Is it even worth recalling the “Rape of Berlin” - where after victory, thousands upon thousands of German women fell victim to systematic gang rape and abuse at the hands of the Red Army? And that those soldiers were encouraged by orders from above to enjoy such spoils of war?

This is the way of historical memory: enough of Europe equates the Nazi symbols with that of the Sickle and Hammer. Russians do what they do to honor the memory of their fallen, but don’t expect of Europe to start falling in line. Enough people in places like Poland especially recall the memory of the Red Army with immense pain and anger which lingers to this day.

11 posted on 01/18/2018 7:47:19 AM PST by GoldenState_Rose
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To: GoldenState_Rose

General Anders said it best, “With the Nazis we lose our lives, with the Soviets, we lose our souls.”

12 posted on 01/18/2018 7:58:27 AM PST by dfwgator
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To: dfwgator

You posted under this article a few days ago, but didn’t say if you agree with this prediction?

13 posted on 01/22/2018 12:08:34 PM PST by GoldenState_Rose
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To: GoldenState_Rose

The one country I’d really be interested seeing is Vietnam, if they come begging to the US. We know they hate the Chinese.

14 posted on 01/22/2018 12:14:46 PM PST by dfwgator
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To: Pearls Before Swine

*ping* Saw your comment earlier about multipolar world in other thread and would like to know your thoughts on this article by Nathan Sears.

15 posted on 01/30/2018 8:23:33 AM PST by GoldenState_Rose
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To: GoldenState_Rose

Will read and get back to you. Thanx for pinging me.

16 posted on 01/30/2018 9:31:03 AM PST by Pearls Before Swine
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To: GoldenState_Rose

OK, I read the article.

I think the author is partly correct and partly incorrect. He says that the rising force of Russia and China is being counterbalanced by a potential alliance of the US with Japan and India (Vietnam would fit in, too). That might turn out to be so, but it wouldn’t be unipolar.

After WW II, it really was a unipolar world. The US was undamaged, and a huge industrial capacity, and the most powerful army, especially when you count its overwhelming advantage in nuclear weaponry at the time. It also had a world-dominating economy. For many years, it could influence events all over the world, practically dictating them.

I think the initial impetus for this was noble—we didn’t want another Great War. But, over time, it was painted as imperialism, military, cultural, and economic. Also over the years, the US lost its industrial dominance through off-shoring. We may have the best first punch military and military equipment, but China’s got the steel forges. Furthermore, they have manpower. Russia is probably ahead of us in nuclear weapons because we’ve sat on our hands for at least a generation. They have ten times as many tactical nukes as we do. Who knows what advantages they might have in bio/chem weapons?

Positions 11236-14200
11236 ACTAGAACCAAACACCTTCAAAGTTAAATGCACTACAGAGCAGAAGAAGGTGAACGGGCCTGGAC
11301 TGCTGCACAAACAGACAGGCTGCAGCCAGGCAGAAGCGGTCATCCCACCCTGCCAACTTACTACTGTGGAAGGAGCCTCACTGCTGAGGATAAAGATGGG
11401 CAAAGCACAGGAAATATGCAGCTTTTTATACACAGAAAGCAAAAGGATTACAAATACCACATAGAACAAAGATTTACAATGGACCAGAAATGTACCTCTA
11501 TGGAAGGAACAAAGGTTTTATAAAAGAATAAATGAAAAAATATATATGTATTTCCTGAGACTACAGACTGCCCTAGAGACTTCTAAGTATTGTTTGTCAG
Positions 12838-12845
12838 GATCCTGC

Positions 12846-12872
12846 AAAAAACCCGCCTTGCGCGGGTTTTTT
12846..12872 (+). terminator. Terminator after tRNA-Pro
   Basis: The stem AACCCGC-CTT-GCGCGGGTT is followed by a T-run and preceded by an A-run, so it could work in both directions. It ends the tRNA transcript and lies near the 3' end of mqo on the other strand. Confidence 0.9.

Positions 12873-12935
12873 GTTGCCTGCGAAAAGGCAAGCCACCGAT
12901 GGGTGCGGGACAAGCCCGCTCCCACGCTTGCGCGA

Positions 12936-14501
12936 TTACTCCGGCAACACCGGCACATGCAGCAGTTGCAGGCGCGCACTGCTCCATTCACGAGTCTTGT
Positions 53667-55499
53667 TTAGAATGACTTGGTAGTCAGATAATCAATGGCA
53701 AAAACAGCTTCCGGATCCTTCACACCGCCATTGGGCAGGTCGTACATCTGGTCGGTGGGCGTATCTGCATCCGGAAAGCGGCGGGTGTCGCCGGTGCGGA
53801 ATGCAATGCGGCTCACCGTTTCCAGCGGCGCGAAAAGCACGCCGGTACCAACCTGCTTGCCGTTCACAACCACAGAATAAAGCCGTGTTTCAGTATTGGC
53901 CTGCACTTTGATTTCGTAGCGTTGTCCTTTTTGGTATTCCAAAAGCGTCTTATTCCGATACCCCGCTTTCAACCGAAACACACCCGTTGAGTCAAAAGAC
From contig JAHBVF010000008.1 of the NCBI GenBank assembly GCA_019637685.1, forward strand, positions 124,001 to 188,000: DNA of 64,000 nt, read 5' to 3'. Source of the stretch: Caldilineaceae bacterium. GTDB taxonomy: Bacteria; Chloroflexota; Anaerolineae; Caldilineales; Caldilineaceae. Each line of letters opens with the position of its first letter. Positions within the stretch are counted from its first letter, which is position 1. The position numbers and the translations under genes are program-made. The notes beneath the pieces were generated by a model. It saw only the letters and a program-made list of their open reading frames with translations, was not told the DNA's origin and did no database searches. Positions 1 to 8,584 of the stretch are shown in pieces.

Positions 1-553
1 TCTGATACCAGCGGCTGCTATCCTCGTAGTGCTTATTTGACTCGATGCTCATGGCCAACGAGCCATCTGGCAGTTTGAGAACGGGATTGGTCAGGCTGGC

So, the author is confusing the rise of a US-led alliance with the dominant strength of the unipolar US of the post-war years. This new alliance may or may not be stronger than the Russia-China axis, but even if it is stronger, its not unipolar. The situation is more like pre-World War I than post-World War II.

My take, FWIW.

17 posted on 01/30/2018 11:17:55 AM PST by Pearls Before Swine
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To: Pearls Before Swine

Interesting. Well i believe the biggest battle is for moral hegemony...meaning whether American *values* triumph. And I believe with Trump, the momentum is on our side. The stirrings of freedom are being felt in places like Iran, with their recent protest/uprisings for example

And the pro-sovereignty and anti-EU sentiments in Europe seem to be pushing countries like France and Austria in a more free market driven direction...Countries want to rediscover themselves and their capacities- not just sell out to China I would hope.

I don’t think communism will make a Cold War level comeback. Islam is not taking over, and Chinese/Russian models of govt and repressive cultures are not what people with blank pages aspire to and dream for. At the end of the day, people the world over respect and look up to America most.

And the more China/Russia try to undermine that reality, the more they undermine their own opportunities to attain genuine respect and appreciation from the world.

18 posted on 01/30/2018 12:01:07 PM PST by GoldenState_Rose
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To: GoldenState_Rose

He’s talking power politics, while you are talking moral authority and hearts and minds. I hope it turns out the way he and you are projecting, although your reasoning is different.

But, to me it is possible that barbarity will triumph over civilization, at least for a while. Look at what the Muslims did in India, or the brutal expansion of Muslim Tamarlane. Or, look at what the Mongols did, although their conquests receded back more quickly. And, there’s always the fall of Rome and Constantinople to consider, too.

19 posted on 01/30/2018 12:13:27 PM PST by Pearls Before Swine
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To: GoldenState_Rose
The thing is that, thanks to Obambi, former or potential allies don't want to ally with the USA - because they look at what happened in the Middle East and figure out that the US doesn't stand by its allies while Russia does.

That is sad.

20 posted on 04/03/2018 4:22:43 AM PDT by Cronos (Obama's dislike of Assad is not based on his brutality but that he isn't a jihadi Moslem)